Hospitals in the South and Midwest say they are treating more children with Covid-19 than ever and are preparing for worse surges to come.
Cases there have jumped over the past six weeks as the highly contagious Delta variant spreads primarily among unvaccinated people. That is leading to more sick kids in places where community spread of the variant is high, public-health experts say.
Children under age 12 aren’t yet eligible to be vaccinated, and vaccination rates for those between 12 and 17 remain relatively low, according to data compiled by the American Academy of Pediatrics. Although children are much less likely than adults to develop severe Covid-19 or die from the virus, recent data from the Department of Health and Human Services show pediatric hospitalizations for Covid-19 are at the highest point since the agency began tracking them last year, driven by states that have been hit hard by the Delta variant.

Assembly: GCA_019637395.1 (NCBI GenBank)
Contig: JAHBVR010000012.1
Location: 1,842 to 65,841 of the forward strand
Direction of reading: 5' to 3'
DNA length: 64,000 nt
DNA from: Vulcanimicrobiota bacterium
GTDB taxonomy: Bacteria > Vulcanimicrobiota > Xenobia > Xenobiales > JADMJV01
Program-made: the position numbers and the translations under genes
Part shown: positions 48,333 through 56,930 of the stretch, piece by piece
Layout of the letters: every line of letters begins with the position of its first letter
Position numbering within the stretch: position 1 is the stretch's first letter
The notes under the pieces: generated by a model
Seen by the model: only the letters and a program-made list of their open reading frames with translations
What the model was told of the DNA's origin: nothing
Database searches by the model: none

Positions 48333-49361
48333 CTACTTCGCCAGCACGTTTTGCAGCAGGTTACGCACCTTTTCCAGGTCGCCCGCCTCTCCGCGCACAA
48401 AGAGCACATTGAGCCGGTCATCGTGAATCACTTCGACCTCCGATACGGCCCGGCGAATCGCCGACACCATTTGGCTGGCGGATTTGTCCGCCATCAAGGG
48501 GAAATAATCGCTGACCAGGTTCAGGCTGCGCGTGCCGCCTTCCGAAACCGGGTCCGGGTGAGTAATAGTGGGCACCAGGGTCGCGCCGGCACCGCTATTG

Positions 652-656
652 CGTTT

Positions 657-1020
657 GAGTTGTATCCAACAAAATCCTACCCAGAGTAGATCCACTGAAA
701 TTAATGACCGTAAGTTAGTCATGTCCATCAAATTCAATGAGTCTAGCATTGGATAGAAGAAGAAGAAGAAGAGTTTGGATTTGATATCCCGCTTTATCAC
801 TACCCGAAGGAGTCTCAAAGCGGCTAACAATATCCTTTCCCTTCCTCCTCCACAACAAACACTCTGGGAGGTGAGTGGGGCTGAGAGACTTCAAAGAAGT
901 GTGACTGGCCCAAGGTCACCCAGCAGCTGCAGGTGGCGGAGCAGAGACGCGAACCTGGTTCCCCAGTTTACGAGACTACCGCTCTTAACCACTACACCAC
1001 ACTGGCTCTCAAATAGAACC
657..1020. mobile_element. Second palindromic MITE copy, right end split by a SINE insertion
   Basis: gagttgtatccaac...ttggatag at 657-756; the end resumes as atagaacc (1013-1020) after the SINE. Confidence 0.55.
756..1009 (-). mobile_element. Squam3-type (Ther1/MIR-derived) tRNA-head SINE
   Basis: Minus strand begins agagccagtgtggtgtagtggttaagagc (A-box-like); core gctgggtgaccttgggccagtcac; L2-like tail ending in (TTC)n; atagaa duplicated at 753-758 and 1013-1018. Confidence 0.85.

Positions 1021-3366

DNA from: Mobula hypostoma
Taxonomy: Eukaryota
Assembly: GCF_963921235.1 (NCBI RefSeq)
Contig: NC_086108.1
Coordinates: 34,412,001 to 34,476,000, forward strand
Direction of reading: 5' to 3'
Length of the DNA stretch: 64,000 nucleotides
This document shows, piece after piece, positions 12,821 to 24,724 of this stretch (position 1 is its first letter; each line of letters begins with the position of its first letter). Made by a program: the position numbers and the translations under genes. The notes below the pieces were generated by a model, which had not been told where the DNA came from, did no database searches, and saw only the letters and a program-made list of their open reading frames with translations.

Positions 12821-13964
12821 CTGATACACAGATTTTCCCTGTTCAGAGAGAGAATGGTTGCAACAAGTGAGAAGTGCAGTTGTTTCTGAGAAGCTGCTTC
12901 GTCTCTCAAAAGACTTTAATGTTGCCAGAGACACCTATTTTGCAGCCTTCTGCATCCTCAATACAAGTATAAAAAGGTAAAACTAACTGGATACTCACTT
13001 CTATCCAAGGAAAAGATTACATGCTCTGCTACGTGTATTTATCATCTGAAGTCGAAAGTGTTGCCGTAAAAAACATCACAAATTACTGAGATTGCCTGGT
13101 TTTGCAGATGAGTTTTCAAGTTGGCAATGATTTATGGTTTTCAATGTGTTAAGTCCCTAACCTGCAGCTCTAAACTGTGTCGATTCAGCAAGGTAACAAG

Children’s hospitals are bracing for even more cases as schools reopen. They are hiring more nurses, reworking discharge protocols, speeding up room cleanings, laying contingency plans to expand bed capacity and preparing staff for an uptick in multisystem inflammatory syndrome in children, or MIS-C. A rare condition that can occur several weeks after Covid-19 infection, MIS-C can lead to organ damage or even death without the proper diagnosis and management.
It isn’t clear whether the Delta variant is making kids sicker than they would have been if infected with previous strains. Some pediatricians believe that is the case because of the severity of the cases they have treated. Other pediatricians don’t think Delta is causing more severe Covid-19 in children than earlier variants. But with Delta spreading widely, the number of children hospitalized with Covid-19 far outstrips anything they saw in the past.